Yesterday marked one of the most heart-warming events on the year- the annual Christmas tree decorating at Clarence House. Each year the Duchess of Cornwall invites children into Prince Charles and her London home to help them get it ready for Christmas.
The tradition helps the youth, who are suffering from terminal illnesses, take their mind off of their day-in and day-out medical routines.
Along with decorating the Christmas tree, the ten children had lunch with the Duchess, who served them with the help of some of the Clarence House’s staff.
As Patron of Helen and Douglas House hospice in Oxford, half of the children were from there, as they are each year. The other five were from Roald Dahl’s Marvellous Children’s Charity.
One of the children was six-year-old Neive Tranior, who suffers from multiple seizures a day which still have not been correctly diagonsed. Along with her mother and nurse, Neive came from Stockton-on-Tees for the outing.
“She was really excited about coming and it’s a bit surreal to be here. The charity arranged for the children to stay in top hotels last night – we were in the Stafford Hotel – and it’s such a wonderful occasion.” said Fiona William, Neive’s mother to The Telegraph.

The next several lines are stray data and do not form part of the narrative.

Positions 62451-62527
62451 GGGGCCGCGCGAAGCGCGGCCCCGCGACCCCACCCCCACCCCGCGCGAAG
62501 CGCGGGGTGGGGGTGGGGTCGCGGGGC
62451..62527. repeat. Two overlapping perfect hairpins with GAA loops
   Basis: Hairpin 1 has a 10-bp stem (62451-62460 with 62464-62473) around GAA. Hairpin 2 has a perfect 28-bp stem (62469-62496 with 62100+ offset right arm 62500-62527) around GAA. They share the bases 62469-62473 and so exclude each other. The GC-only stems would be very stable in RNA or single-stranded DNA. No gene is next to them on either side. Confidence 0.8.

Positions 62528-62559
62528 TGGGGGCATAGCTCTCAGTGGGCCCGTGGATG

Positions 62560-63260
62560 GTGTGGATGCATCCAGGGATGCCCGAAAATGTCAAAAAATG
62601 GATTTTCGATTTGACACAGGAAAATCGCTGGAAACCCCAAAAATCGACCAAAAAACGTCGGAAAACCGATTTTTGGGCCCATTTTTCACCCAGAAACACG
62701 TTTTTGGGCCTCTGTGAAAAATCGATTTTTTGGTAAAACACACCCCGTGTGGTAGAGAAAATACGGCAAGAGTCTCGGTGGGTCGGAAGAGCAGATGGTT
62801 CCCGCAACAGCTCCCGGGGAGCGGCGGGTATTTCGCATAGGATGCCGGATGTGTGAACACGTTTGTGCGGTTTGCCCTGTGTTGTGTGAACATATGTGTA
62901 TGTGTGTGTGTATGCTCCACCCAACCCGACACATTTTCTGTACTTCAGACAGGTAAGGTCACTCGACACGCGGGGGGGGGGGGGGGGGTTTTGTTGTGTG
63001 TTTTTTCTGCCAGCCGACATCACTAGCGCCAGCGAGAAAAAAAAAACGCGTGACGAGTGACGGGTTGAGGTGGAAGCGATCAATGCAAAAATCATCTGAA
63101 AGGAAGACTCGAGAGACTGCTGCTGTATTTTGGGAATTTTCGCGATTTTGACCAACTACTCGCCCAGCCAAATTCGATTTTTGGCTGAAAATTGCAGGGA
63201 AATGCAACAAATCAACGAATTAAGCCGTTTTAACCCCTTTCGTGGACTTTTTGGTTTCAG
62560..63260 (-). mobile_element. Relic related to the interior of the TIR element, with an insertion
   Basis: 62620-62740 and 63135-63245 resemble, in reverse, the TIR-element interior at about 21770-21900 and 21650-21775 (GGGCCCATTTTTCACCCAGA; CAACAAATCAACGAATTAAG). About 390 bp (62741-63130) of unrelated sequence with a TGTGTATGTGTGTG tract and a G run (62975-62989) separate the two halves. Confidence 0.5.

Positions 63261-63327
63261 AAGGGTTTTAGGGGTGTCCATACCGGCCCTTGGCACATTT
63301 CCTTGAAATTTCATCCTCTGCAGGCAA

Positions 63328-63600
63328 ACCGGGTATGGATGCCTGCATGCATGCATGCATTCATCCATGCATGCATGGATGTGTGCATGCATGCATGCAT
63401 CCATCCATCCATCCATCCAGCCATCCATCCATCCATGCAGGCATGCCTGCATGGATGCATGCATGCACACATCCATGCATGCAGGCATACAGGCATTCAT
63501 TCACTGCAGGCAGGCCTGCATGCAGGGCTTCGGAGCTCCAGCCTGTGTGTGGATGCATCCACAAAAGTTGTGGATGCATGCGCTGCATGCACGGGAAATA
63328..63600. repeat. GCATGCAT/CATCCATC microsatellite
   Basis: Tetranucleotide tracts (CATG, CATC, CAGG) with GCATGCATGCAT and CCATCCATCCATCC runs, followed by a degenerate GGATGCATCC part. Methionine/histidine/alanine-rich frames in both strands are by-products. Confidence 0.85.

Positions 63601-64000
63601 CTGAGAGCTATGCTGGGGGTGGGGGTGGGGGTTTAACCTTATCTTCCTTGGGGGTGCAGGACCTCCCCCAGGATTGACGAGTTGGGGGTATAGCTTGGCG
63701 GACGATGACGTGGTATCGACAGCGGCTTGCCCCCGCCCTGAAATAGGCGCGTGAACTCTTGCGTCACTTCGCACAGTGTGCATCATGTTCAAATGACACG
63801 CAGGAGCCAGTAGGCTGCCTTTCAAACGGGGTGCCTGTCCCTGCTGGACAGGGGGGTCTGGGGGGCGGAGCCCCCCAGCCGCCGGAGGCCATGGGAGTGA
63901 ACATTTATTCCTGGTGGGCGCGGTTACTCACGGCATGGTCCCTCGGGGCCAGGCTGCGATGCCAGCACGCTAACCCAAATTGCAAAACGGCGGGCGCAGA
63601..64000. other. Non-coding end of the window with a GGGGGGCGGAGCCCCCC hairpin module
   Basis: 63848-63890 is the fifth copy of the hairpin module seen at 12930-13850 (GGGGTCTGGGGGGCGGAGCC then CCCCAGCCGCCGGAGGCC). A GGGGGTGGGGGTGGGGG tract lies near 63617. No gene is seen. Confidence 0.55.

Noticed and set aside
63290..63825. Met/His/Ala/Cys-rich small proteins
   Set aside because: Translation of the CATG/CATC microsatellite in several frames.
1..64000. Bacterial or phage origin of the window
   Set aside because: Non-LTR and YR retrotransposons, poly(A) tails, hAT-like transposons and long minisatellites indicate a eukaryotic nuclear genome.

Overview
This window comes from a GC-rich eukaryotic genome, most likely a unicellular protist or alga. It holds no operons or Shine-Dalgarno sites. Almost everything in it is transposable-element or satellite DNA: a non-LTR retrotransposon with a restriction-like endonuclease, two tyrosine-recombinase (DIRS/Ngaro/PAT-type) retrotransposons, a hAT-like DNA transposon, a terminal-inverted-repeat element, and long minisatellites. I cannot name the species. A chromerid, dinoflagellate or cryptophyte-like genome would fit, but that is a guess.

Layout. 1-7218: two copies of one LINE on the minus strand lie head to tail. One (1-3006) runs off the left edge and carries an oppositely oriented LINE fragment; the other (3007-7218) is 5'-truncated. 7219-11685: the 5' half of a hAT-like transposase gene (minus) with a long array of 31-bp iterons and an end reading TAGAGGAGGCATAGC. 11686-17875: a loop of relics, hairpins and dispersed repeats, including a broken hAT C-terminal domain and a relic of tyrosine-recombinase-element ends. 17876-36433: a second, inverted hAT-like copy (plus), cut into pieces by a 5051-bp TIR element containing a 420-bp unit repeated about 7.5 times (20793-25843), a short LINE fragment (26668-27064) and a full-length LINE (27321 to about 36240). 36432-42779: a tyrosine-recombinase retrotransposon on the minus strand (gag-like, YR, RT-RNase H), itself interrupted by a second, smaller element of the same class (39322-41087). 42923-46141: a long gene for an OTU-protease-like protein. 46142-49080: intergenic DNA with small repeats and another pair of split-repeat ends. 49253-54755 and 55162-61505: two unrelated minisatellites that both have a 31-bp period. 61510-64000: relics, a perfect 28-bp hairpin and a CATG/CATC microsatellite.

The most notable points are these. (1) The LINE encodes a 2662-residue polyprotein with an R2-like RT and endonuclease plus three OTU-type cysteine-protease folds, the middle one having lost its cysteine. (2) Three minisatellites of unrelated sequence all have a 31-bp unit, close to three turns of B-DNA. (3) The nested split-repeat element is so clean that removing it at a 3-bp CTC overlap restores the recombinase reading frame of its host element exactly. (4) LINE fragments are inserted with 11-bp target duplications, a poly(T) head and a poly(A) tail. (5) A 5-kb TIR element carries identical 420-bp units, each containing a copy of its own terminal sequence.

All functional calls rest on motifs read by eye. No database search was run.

Chief executive of Roald Dahl’s Marvellous Children’s Charity, Jane Miles also said: “Our nurses each have case loads ranging from 200 children to 600. It’s wonderful for not just the children, but the nurses to be able to come here, just to have 24 hours out of the melee before Christmas.
“The whole experience has been incredible for the children. We all met up at the Dorchester Hotel this morning and the manager came down with a teddy and a lolly for each child. It has also made such a difference for the children to meet each other, because they are from all over the country and don’t normally meet.”
“This is such a fabulous day, and the children and parents go away with memories that they will never forget, which is particularly precious for parents who eventually lose their children.” said Clare Periton, chief executive of Helen and Douglas House. “You can never underestimate the Duchess’s warmth and her attention to everybody. She is just like a normal grandma.”
Adding to the festivities, Capt Matthew Wright of the Welsh Guards, assistant equerry to Prince Charles, wore his full ceremonial uniform. He delighted the children by sliding decorations onto the branches. He also gave the kids a chance to wear his bearskin and examine the details on his tunic.
Roald Dahl’s Marvellous Children’s Charity is supported by The Telegraph Christmas Charity Appeal, along with Blue Cross and the Duke and Duchess of Cambridge and Prince Harry’s charity Heads Together– a campaign to normalise mental health.
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